No, not the dish full of my Dad’s childhood marbles.
I know exactly where Dad’s cat’s eyes, corkscrews, agates, and boulders are located. The dish containing them sits in the garden window with a tea light in the middle and Foster Brooks Bird sitting on the rim sipping a margarita. In the evenings, the tiny flame makes a lovely flickering glow against the green glass.
Dad regaled us with stories of playing Shootin’ Marbles with his brothers when they were kids in the 1930s. When we were little, Dad would sprawl on the living room floor, legs wide, circle of yarn in front of him, and demonstrate for his wide-eyed children how to spin the marble across the field of play and win.
So, no, I’m not talking about the literal mislaying of colorful glass nuggets. Nope, I mean I’ve lost my mental marbles. You know, the ones that once rolled around in my brain and fell with precision into the correct slots in my head to help me remember things large and small. Those marbles are gone. They’ve tumbled out of the Chinese Checkers tray that used to make sense to me with their different segments—one triangle for short term memory, another triangle for long term memory, one for … well, you get the idea.
When we were teens, older sister Jackie and I would mercilessly laugh at how adolescent kid brother could traipse from the kitchen to the foot of the basement stairs, look up and yell out, “What did Mom want from the pantry?” In twelve steps, he would forget the can of green beans he was sent to retrieve.
The last laugh is his.
I walked from my office to the laundry room to tend the washing, passing through our family room on the way. Granted, this involves a few more steps than my brother had to deal with, but why is it that I only remember what I wanted from the family room when I make it the entire way back to my office? I turn around, dash down the steps, grab what I want, and run back up again.
My purse, ready to leave with me for a lunch date with a friend, has two Post-it notes attached to it: “stop for gas,” and, “pick up milk.” In the initial days of my iPhone, I had to have a note reminding me to lock it when I left home. The unlocking technology progressed from punching in digits, to using your fingerprint, to facial recognition. My XR is locked 24/7 and I have one less note to post.
Sometimes as I’m walking the hall from office to dining room, I’ll remember there are at least three emails I need to write. When I return to my office to sit at my desk, those emails are long forgotten. Please don’t think for a second that if you message me via Facebook – Musings Page that I will remember what you asked. At least with an email, I can highlight it with a flag, improving the chances that I’ll provide a timely response.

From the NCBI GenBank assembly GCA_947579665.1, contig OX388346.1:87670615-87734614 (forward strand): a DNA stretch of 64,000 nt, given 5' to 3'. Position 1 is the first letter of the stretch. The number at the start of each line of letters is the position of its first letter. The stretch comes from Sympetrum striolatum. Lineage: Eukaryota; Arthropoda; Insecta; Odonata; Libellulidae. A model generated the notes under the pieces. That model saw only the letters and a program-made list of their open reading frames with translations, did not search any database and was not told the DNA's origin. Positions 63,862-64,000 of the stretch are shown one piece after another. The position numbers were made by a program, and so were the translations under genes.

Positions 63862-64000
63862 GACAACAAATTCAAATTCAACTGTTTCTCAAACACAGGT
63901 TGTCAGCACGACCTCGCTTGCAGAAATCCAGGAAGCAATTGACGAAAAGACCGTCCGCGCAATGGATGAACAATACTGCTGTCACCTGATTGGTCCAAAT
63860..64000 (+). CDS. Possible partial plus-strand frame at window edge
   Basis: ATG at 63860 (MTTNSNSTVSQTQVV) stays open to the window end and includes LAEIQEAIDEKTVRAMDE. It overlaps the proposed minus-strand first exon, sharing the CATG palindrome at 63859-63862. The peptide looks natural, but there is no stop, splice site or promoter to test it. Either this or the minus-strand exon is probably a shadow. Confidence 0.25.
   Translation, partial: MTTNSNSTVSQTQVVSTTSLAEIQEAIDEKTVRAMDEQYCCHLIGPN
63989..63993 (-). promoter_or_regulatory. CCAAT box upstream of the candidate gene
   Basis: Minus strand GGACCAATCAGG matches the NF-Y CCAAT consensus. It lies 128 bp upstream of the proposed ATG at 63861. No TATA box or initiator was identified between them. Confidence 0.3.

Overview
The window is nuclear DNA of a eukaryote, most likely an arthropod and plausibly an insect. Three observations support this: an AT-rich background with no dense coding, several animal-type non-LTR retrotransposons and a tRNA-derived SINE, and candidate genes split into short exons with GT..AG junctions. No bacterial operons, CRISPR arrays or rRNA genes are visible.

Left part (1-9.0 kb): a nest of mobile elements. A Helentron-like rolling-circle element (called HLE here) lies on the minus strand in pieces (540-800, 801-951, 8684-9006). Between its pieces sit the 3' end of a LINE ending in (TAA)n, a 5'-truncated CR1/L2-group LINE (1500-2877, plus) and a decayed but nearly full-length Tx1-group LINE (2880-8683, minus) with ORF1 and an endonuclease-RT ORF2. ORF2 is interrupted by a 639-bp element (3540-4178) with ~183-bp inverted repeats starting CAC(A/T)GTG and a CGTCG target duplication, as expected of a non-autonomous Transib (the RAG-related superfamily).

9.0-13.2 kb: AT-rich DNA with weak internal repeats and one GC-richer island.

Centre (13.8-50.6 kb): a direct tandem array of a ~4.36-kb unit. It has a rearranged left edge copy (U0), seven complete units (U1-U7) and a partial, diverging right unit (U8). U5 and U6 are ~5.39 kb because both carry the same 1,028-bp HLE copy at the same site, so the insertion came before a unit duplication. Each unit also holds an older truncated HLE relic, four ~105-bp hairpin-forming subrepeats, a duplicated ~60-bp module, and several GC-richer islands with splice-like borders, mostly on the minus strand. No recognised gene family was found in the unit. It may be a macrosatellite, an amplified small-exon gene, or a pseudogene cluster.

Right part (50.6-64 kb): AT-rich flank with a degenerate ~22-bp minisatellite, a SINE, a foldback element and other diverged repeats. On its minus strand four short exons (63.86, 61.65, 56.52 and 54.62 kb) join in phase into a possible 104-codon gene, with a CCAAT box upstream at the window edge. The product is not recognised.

“Memories may be beautiful and yet…”
I can remember that The Way We Were is a film I never want to see again because it made me cry and that Bogart and Bacall’s first screen time together was To Have and Have Not with Walter Brennan, released in 1944. I know that by the time they made Raymond Chandler’s The Big Sleep in 1946 they were madly in love. These are fun facts to be sure, but does that mental prowess help me remember that I planned to call my friend Norma last Sunday? There’s now a note in the middle of the kitchen table reminding me to ring her this weekend.
I keep a small white board and several brightly colored erasable markers magnetically stuck to the refrigerator. Post grocery trips, I list the fresh produce located inside. Yep, that’s how I remember to eat fruit before it goes bad.
I’m trying to look at these memory lapses with humor and give them a positive twist: the more I forget things, the more steps get retraced. That means racking up additional steps on the FitBit, right?
Oh, but for the days when my synapses fired so fast I could rattle off a list for my employer as to where our temporary employees were working and each of their billing rates. Yes, there was a time.
Alas, age has crowded my brain with too many thoughts competing with space nearest to the top, like filling a glass too full—something has to give. I’m trying new practices to increase the challenges to my brain in the hopes that helps.
I have been doing puzzles on my Kindle, which is both frustrating when the puzzle is stupid and fun when I learn new words. For instance, I didn’t really know what “dross” meant, but isn’t it a wonderful word to put in place of “something worthless?” When I come across a word like “peregrination,” which is simply fun to say out loud, and look it up—I see those Brits have provided another word to add tomy repertoire. It means (with a literary and humorous bent) to take a long or meandering journey—and we all know how I feel about those—especially when I am in Wales.
Will I remember a month from now what kludge, retrorse, or harridan mean? Maayyyybee. But performing the mental exercise of memorizing the words is at least one trick I can practice to set my marbles back into their appropriate slots. Useful words or not!
Oh those ever moving, ever rolling, ever present marbles in my brain.
Dad’s multi-sized and brightly-colored marbles in a glass dish reminds me that variety is a part of life, that throughout our time here we will remember and forget and learn and recall and forget and replace and retain and resurrect certain memories from across the breadth of our lives.
So when our little grey cells are operating perfectly, revel in it. And when the little buggers fail, take a breath, regroup and surge on. And oh yes, I know who made those words famous—Hercule Poirot!